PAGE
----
Figure 3.
Images of Canis familiaris blood sample in a Neubauer chamber acquired using focus (a) F1 and (b) F2. 200 X.

An Olympus BX41 optical microscope (Olympus Corporation, Tokyo, Japan) with a 20X planar objective was used for wild animal samples. An Olympus DP12 digital camera (Olympus Corporation, Tokyo, Japan) with 2048x1536-pixel resolution is used to save images in lossless JPG (Joint Photographic Experts Group) compressed format.

Three chambers for the Leopardus pardalis and Nasua nasua and two for Cebus apella were prepared for image capture, totaling 8 sets of images. Diluted blood was prepared at a 1:200 ratio using 10μl of blood sample and 1990μl of saline solution (NaCl at 0,9%) (Mauricio et al., 2010MAURICIO, C.R.M.; SCHNEIDER, F.K.; SANTOS, L.C.D. Image-based red cell counting for wild animals blood. In: ANNUAL INTERNATIONAL CONFERENCE OF THE INSTITUTE OF ELECTRICAL AND ELECTRONICS ENGINEERS ENGINEERING IN MEDICINE AND BIOLOGY SOCIETY, 2010. Buenos Aires. Proceedings... Buenos Aires: [IEEE], 2010. p.438-441.; Santos, 1999SANTOS, L.C.D. Laboratório ambiental. Cascavel: Edunioeste, 1999. 341p.).

A Leyca DMLS optical microscope (Leyca Microsystems, Wetzlar, Germany) with a 20X planar objective was used for domestic animal samples. A Motic digital camera (Motic, Hong Kong, China) with 1280x1024-pixel resolution was used to save images in lossless JPEG compressed format. Diluted blood was prepared at a 1:201 ratio using 10μl of blood sample and 2000μl of saline solution (NaCl at 0.9%).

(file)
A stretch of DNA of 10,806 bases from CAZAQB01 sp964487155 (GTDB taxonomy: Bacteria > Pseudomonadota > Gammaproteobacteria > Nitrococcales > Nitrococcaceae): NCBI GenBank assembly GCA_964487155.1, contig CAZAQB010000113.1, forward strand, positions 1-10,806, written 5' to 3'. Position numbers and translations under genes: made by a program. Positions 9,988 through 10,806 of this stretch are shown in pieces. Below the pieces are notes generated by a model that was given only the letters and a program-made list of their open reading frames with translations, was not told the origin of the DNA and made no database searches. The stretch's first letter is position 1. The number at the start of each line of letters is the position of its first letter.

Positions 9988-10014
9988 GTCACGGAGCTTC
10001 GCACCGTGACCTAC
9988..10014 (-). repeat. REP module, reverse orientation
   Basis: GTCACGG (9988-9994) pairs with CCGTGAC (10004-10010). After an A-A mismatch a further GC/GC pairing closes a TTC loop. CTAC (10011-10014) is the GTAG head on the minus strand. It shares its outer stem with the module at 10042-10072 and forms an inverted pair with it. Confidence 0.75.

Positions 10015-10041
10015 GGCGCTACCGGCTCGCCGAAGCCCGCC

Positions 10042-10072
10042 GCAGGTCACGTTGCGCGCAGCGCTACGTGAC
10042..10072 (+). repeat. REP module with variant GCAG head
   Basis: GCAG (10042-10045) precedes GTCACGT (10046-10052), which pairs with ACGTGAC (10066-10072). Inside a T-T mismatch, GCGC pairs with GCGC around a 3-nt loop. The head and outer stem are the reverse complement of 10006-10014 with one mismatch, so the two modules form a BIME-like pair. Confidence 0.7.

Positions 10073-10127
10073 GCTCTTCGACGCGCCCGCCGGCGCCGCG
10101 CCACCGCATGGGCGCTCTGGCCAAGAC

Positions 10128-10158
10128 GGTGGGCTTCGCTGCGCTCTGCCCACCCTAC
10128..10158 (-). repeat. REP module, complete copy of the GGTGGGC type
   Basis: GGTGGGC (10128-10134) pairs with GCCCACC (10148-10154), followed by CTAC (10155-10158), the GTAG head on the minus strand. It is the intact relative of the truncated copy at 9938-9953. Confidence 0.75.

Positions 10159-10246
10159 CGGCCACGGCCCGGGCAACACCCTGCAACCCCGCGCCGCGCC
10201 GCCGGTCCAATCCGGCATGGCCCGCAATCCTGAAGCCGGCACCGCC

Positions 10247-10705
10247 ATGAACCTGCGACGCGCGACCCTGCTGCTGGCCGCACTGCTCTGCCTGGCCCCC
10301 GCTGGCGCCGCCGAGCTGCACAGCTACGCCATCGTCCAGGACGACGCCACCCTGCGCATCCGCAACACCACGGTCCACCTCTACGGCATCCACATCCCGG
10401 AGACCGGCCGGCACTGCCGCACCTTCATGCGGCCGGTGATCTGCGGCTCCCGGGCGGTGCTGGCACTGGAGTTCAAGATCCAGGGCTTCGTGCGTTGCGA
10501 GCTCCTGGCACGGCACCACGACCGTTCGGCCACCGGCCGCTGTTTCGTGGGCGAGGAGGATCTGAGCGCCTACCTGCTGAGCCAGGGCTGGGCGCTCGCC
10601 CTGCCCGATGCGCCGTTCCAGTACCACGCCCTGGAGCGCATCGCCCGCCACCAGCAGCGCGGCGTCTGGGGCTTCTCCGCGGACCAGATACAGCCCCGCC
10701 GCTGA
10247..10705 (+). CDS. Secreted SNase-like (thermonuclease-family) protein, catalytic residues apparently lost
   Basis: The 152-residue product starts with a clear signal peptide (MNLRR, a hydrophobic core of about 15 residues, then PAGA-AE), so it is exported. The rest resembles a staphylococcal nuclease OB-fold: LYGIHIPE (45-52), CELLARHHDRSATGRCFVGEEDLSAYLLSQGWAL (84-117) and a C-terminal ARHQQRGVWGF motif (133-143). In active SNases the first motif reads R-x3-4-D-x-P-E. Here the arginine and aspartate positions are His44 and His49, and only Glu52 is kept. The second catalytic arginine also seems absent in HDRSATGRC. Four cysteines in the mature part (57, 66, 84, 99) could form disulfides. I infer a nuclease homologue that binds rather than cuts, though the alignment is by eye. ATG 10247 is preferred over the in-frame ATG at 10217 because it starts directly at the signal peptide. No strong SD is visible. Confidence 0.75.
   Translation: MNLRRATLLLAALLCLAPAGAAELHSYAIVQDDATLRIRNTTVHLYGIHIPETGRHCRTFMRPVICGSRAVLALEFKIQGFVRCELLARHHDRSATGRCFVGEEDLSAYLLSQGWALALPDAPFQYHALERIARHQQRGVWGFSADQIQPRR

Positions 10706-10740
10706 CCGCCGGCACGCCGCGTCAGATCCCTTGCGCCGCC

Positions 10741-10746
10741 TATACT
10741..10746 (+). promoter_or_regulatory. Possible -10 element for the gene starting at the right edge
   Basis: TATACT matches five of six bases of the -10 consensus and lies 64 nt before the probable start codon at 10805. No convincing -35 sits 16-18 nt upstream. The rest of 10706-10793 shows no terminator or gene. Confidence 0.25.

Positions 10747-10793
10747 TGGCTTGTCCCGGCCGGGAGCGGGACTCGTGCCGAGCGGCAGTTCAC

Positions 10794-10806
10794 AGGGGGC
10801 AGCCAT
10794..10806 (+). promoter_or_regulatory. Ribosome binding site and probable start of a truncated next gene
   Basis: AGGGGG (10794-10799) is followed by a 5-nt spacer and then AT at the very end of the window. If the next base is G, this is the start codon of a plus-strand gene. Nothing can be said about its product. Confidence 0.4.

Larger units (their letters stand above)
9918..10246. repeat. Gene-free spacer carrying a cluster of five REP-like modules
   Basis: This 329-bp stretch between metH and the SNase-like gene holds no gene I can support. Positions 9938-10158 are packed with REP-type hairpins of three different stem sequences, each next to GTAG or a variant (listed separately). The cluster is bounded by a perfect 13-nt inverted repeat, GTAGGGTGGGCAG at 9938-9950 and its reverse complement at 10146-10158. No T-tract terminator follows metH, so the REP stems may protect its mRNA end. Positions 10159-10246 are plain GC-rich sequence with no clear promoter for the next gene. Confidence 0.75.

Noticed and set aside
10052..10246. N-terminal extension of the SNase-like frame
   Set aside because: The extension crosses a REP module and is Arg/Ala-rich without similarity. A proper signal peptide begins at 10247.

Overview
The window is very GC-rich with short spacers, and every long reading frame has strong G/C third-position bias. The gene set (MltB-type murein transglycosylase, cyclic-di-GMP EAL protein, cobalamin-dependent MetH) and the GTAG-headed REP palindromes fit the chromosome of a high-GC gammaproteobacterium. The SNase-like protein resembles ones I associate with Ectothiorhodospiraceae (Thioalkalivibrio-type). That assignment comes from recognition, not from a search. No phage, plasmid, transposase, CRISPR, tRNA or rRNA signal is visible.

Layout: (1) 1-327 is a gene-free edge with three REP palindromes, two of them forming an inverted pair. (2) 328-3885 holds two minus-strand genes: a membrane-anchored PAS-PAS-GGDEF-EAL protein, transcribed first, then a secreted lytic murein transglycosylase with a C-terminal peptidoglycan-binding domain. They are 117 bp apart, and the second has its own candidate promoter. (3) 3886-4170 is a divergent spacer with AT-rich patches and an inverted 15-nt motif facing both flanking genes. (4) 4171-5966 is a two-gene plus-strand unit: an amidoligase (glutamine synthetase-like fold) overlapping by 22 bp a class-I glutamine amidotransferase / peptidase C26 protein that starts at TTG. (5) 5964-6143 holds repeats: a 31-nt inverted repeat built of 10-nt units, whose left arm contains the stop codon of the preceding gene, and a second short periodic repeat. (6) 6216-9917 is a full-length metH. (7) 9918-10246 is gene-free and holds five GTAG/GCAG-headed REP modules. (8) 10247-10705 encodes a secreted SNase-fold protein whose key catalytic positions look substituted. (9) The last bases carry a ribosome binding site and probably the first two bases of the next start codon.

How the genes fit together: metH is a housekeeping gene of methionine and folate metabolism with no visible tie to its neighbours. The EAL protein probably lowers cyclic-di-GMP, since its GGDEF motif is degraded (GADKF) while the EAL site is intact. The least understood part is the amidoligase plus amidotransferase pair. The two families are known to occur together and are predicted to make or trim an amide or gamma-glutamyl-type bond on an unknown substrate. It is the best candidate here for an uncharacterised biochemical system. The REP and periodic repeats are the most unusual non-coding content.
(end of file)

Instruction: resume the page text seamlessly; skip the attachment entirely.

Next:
Four counting methods, named Manual Count - MC, Semi-Automatic Count by Image - SACI, Automatic Count by Image - ACI and Automatic Count by Impedance - ACIMP were used for evaluating the Image-Based Red Blood Cell Counter.

Blood samples were manually counted using Neubauer chambers after preparing samples according to the protocol described by Santos (Santos, 1999SANTOS, L.C.D. Laboratório ambiental. Cascavel: Edunioeste, 1999. 341p.). RBC counting for the wild animal samples were performed by the personnel from the Environmental Laboratory of Itaipu Hydroelectric, using the Olympus BX41 optical microscope. For the domestic animal samples, in-clinic experts from the Veterinary Laboratory in São Paulo State University-Botucatu Campus, counted the cells using the Leyca DMLS optical microscope. Both laboratories followed the manual count standard procedure recommended by the International Council for Standardization in Haematology - ICSH (England, 1994ENGLAND, J.M. Reference method for the enumeration of erythrocytes and leucocytes. Clin. Lab. Haematol., v.16, p.131-138, 1994.).